State rules out revival of once vibrant Moi University Sacco
Thursday, March 18th, 2021
Lewis Njoka @LewisNjoka
The government has ruled out revival of Moi University Savings and Credit Society (Musco).
Co-operatives Development Principal Secretary Noor Ismail said all signs were that the once vibrant Sacco whose license was revoked and placed under liquidation by the government in 2018 will not be revived.
Appearing before the Senate Committee on Trade and Tourism, Ismail said the process of liquidating the technically insolvent Sacco is already underway, a final step towards winding up the society.
“The liquidation is a legal process. That process is 95 per cent complete. We see it as irreversible,” he said
The PS was responding to a query by the committee on whether the heavily indebted Sacco can be salvaged.
He said although Uasin Gishu County had earlier pledged to help the Sacco out, it was yet to make any tangible efforts, noting that most of the members were already resigned to the fact that the Sacco was unlikely to be revived. “The members are only asking for refund,” he said.
As of 2018 when its operating license was revoked, the Sacco had liabilities amounting to Sh1.2 billion against member deposits of Sh563 million.
The Sacco is deeply indebted with Sh400 million owed to Co-operative Bank and an extra Sh58.2 million as interest accrued on the loan, Sh317 million owed to creditors, and Sh308 million outstanding deposit refund to members among others.
During the meeting, Senators lamented the imminent death of the Sacco, saying innocent members stood to lose money in deposits and investments majorly due to misappropriation by officials.
“The death of Moi University Sacco could result in a serious loss of confidence in the Saccos,” said Senator Faki Munyihaji (Mombasa).
Sacco Societies Regulatory Authority (Sasra) blamed the death of the institution on the officials, saying they were unwilling to comply with the set requirements for the entire four-year period Sasra engaged with them.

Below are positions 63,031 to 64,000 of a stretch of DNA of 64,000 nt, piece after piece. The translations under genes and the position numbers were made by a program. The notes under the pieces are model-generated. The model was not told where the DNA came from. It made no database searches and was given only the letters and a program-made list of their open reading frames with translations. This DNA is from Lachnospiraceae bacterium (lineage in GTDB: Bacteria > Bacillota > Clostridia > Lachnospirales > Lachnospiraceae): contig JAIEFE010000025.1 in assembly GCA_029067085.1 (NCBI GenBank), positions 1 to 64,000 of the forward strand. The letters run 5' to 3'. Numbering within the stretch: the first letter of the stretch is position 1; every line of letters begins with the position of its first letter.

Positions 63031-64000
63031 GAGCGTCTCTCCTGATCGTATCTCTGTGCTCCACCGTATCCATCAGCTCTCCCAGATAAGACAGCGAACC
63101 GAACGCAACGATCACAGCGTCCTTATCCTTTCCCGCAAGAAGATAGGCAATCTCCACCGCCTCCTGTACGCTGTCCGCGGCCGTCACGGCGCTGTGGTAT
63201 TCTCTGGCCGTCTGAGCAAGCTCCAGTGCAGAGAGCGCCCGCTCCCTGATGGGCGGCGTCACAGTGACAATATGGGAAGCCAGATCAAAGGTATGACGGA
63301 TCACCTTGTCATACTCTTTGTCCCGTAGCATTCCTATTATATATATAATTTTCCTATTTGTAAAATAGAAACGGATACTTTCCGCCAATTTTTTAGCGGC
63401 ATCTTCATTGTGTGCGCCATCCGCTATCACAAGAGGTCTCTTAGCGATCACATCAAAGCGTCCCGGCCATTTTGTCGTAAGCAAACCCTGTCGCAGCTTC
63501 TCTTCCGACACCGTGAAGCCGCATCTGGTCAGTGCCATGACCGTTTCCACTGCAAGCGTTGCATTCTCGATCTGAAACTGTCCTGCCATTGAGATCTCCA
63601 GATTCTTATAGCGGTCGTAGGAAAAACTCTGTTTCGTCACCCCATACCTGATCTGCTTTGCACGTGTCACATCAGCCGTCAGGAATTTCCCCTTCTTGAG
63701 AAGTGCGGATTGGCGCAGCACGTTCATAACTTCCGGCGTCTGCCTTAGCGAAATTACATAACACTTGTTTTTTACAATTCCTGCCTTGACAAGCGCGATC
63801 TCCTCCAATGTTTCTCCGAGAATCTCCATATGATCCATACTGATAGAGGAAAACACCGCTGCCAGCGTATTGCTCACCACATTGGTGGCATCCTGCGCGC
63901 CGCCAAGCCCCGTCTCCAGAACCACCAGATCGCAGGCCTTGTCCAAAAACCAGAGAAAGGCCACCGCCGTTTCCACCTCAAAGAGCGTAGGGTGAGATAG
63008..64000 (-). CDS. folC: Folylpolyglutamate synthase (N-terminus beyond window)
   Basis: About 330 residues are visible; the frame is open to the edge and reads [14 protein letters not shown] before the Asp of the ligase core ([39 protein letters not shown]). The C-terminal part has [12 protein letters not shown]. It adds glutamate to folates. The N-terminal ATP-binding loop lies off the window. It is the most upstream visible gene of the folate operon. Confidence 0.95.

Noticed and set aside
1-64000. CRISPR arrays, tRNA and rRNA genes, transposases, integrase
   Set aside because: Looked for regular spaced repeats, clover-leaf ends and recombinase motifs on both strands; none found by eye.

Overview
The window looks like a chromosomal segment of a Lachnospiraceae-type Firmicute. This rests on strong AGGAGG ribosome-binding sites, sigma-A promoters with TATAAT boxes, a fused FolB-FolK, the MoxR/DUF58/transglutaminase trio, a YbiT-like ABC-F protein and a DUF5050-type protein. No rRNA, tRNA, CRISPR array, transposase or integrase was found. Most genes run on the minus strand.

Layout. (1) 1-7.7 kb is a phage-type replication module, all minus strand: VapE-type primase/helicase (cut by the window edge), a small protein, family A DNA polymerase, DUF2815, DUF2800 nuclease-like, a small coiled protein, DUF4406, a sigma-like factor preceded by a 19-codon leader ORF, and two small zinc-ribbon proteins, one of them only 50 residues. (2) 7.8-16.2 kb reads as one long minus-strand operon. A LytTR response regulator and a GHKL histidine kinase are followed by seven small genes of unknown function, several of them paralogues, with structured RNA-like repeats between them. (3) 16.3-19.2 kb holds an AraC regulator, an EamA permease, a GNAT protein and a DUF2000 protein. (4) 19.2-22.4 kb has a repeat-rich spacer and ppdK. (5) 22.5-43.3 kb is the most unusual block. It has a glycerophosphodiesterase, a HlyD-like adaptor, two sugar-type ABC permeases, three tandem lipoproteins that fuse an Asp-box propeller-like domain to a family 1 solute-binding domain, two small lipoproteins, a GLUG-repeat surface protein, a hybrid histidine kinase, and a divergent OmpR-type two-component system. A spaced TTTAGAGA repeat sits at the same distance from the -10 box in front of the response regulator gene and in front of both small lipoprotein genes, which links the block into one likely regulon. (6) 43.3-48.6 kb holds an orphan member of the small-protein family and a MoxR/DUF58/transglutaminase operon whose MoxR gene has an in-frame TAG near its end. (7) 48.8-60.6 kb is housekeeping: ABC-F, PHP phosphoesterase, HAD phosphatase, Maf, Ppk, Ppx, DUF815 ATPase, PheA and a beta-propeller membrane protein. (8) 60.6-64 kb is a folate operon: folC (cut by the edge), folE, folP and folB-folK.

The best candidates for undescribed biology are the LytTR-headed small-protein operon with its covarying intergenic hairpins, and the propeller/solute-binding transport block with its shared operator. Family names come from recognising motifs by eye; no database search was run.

Co-operative Alliance of Kenya (CAK), however, blamed weak regulatory oversight for the loss of member deposits, saying Sasra should have intervened much earlier than it did.
Additionally, the Alliance called for the prosecution of the officials involved and a review of the Sacco Society Act to make it easier to stop the collapse of societies before they happen.
“How did we allow the society to borrow beyond its ability to pay?” posed Daniel Marube, the CAK executive director.
“We must interrogate the people who made these decisions,” he added referring to the Sacco officials.
The Sacco was licensed in June 2014 but the license was revoked in 2018 after the society failed to adhere to the set requirements.
The Sacco had applied to be granted an operating license earlier in 2010 but was denied over failure to meet minimum requirements.
As of 2016, the Sacco’s membership had dropped to 3,128 of whom only 1,180 were active. This was a steep decline from 6,200 in 2015.
A gazette notice published in 2018 by then Commissioner for Co-operative Development Mary Mungai cancelled the registration of the sacco and appointed two liquidators to take custody for a year.
In mid-2017, Moi University Sacco was among several deposit-taking co-operatives that survived closure after the Sasra extended permits for a period of six months to allow them comply with capital adequacy and corporate governance rules.
Sacco Societies Regulatory Authority rules require that saccos maintain a minimum 15 per cent liquidity ratio and file a report every month, which details liquid assets and balance of short-term liabilities.